While it doesn’t take a lot of skill to make coffee, making it right is the challenge.

Coffee drinkers know a good cup of coffee, and a bad cup will leave a bad taste.

Don’t forget to make enough – sometimes the pot gets drained before visitors have had a chance to get to the urn.

Offer alternatives such as teas, juice, ice cold water.

If you choose to use bottled water, offer a recycle container for empty bottles.

Food:

MuffinsonTableCloseUpWhatever snack items are offered, make sure they are fresh.

Stale sweets, or frozen items (poke a little fun)  that had been thawed simply taste cheap and do not make a great first impression. Consider common food allergies and either avoid those (like nuts) or provide an appropriate sign.

In our health conscious time, provide healthy options for those that don’t want sugary cookies or sticky sweets.

Connecting:

Church members should be on the lookout for visitors again in this time.

Some visitors are obvious – standing around, reading the news items on the bulletin board, and generally being overlooked. Members ought to take the initiative and start a conversation.

This can be a time to help make connections and perhaps introduce people to the pastor. Pastors should make themselves available during this time to meet and greet people, not rush off to the study and prepare for the following service.

In the international church I served, we stressed the importance of introducing our visitors to the pastors. We had been told that many people from non-American cultures consider it an honor to be introduced to the pastor.

Read: The Best Visitor Assimilation Tool

10. Sunday School Greeters and Hosts

Some visitors will partake of the Sunday School offerings.  Many have a strong program here that attracts visitors who come for the first time.

I experienced a warm welcome in a 14,000 member mega church because of my experience in Sunday School.

I arrived early enough to pick a class.  Once I found it (a kind person in the hall pointed out where I needed to go) I was welcomed by a person and invited to a beverage and ushered to a place to sit.  The small talk was not intrusive but just enough to help me feel at ease in a strange place with total strangers (I was by myself).  When the Class was over, this person showed me to the sanctuary and took me to a usable seat.  After asking if there was anything else I might need, they left.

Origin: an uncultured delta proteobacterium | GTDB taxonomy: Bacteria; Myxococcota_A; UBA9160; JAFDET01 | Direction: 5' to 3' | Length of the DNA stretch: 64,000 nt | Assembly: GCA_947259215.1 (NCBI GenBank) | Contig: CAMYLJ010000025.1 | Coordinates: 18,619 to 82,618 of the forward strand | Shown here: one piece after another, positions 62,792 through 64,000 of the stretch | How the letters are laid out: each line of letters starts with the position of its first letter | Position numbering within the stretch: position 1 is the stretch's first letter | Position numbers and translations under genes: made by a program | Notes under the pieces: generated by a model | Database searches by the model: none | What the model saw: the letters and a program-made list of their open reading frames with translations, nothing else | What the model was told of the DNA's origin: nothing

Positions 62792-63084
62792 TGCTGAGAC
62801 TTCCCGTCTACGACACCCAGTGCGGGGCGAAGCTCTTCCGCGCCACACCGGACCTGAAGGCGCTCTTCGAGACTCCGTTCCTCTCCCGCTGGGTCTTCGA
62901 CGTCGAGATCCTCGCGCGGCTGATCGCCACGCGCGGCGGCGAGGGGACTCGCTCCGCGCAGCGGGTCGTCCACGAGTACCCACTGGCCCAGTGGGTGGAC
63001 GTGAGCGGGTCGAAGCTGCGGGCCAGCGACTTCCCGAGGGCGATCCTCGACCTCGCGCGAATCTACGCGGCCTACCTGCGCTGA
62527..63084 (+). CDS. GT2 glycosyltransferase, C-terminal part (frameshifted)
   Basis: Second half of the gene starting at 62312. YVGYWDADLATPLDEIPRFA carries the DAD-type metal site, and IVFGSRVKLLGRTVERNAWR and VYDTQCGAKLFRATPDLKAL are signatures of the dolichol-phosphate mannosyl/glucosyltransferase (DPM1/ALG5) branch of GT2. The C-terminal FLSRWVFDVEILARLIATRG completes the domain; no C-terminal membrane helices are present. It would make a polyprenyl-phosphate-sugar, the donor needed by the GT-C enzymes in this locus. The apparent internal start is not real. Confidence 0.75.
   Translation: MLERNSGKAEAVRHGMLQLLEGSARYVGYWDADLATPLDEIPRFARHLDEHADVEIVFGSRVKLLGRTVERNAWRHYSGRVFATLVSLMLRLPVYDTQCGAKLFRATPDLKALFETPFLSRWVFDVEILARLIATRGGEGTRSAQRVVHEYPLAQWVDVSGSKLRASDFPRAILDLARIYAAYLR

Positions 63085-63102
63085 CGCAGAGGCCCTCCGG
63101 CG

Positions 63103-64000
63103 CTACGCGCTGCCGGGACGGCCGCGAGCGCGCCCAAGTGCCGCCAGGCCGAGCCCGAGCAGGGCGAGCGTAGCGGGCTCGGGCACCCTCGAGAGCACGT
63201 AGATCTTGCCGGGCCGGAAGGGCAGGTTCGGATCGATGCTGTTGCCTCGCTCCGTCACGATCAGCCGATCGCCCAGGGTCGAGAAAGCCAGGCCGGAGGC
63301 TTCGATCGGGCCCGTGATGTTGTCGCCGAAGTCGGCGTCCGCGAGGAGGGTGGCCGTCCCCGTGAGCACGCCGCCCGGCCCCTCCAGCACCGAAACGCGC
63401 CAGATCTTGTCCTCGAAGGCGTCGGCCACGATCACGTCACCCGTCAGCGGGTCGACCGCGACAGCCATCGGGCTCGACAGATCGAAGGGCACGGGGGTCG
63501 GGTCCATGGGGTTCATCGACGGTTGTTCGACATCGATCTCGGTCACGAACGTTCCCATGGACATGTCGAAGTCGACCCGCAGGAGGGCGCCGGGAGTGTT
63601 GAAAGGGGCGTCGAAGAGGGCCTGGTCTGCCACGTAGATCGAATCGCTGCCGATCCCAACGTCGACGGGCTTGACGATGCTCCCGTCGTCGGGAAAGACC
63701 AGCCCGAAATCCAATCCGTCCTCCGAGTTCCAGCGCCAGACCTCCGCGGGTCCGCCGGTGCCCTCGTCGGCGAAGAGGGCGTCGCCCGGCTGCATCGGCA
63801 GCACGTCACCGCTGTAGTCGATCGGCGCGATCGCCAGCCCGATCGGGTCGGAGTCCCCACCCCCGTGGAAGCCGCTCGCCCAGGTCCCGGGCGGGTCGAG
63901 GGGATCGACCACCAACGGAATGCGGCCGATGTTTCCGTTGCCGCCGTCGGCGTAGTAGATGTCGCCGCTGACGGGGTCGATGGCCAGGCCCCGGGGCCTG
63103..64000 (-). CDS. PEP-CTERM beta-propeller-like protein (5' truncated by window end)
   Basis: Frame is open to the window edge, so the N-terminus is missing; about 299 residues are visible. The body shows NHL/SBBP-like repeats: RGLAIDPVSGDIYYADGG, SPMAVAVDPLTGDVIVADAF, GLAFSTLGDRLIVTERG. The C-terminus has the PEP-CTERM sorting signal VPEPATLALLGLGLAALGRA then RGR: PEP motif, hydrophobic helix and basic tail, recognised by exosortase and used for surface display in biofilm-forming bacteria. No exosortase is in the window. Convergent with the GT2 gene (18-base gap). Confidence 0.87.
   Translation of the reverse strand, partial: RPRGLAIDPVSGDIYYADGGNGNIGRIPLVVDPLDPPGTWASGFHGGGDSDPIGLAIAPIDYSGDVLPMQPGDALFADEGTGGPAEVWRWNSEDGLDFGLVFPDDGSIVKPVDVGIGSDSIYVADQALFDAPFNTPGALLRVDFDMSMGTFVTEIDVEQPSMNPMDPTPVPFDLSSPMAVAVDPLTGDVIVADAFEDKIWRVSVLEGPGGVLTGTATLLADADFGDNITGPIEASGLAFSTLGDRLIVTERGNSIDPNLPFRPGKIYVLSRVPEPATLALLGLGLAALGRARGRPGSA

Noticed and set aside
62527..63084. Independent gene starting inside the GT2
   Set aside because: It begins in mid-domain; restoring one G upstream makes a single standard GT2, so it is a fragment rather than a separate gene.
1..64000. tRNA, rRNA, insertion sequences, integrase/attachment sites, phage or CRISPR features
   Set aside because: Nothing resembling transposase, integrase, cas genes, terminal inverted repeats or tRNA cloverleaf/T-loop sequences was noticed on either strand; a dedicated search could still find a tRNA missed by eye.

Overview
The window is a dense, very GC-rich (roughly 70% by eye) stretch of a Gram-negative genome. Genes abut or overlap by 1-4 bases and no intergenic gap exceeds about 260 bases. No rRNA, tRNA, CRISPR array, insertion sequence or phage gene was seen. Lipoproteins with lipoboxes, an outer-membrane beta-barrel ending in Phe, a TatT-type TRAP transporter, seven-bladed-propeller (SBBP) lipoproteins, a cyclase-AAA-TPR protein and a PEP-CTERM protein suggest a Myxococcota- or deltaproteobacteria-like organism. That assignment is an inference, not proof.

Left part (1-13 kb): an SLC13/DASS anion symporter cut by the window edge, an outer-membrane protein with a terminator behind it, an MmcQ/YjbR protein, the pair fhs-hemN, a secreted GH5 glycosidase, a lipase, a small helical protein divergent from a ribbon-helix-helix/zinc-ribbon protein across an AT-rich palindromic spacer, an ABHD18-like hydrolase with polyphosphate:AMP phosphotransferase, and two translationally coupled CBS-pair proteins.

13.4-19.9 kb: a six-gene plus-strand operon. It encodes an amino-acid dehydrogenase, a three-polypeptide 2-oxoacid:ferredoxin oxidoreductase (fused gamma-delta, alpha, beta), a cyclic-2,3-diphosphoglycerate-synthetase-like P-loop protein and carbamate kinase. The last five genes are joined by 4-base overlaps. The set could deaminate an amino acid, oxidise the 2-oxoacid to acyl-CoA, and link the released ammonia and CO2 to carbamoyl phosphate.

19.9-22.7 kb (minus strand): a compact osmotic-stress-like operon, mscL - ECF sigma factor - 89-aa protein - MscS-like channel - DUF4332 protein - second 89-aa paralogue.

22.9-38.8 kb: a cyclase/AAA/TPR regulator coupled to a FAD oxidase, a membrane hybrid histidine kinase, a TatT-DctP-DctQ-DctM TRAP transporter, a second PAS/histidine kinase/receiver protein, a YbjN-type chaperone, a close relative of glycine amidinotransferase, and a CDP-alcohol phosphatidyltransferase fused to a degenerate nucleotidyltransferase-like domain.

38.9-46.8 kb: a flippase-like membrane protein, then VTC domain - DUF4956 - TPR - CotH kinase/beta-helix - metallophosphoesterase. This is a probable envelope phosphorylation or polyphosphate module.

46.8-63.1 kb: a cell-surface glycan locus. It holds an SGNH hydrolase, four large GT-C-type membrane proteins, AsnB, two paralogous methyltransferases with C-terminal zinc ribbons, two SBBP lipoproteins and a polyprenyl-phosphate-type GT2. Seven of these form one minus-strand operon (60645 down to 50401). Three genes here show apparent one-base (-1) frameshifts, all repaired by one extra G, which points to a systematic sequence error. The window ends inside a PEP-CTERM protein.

I learned later that this church was very intentional in their Sunday School program to welcome class visitors.  Each class had a person in charge of the beverage, the teaching, and the greeting.  I felt welcome, overcome the sense of being lost on their campus.

Next Steps

Do you want to discuss your where your hospitality system is stuck?

I offer a coaching call where I spend time on the phone with you or your committee, up to 90 minutes, where I help you trouble shoot and develop some action plans.   I can help you review your systems through a step by step flow chart that I’ve developed.  Read more about that hospitality coaching here.

Let me ask you this?

What did I miss?  I’m sure your church might do things a little different.

What practices do you do in your church that you’d like to share?

Feel free to share with us in the comments.

How To Welcome Church Visitors

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About EvangelismCoach

Chris wants to help you increase the number of conversations that lead people towards Christ. He has studied evangelism and church growth ever since working for a Billy Graham crusade over 20 years ago, and has led countless training seminars throughout North and South America in many different denominations.

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  1. [...] See our popular series on Definition of Evangelism and HospitalityThe last two posts (part I and part II) shared common practices on welcoming visitors to church.  Here I simply want to give 20 [...]

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  3. [...] 10 Practices To Welcome Church Visitors Part 2 [...]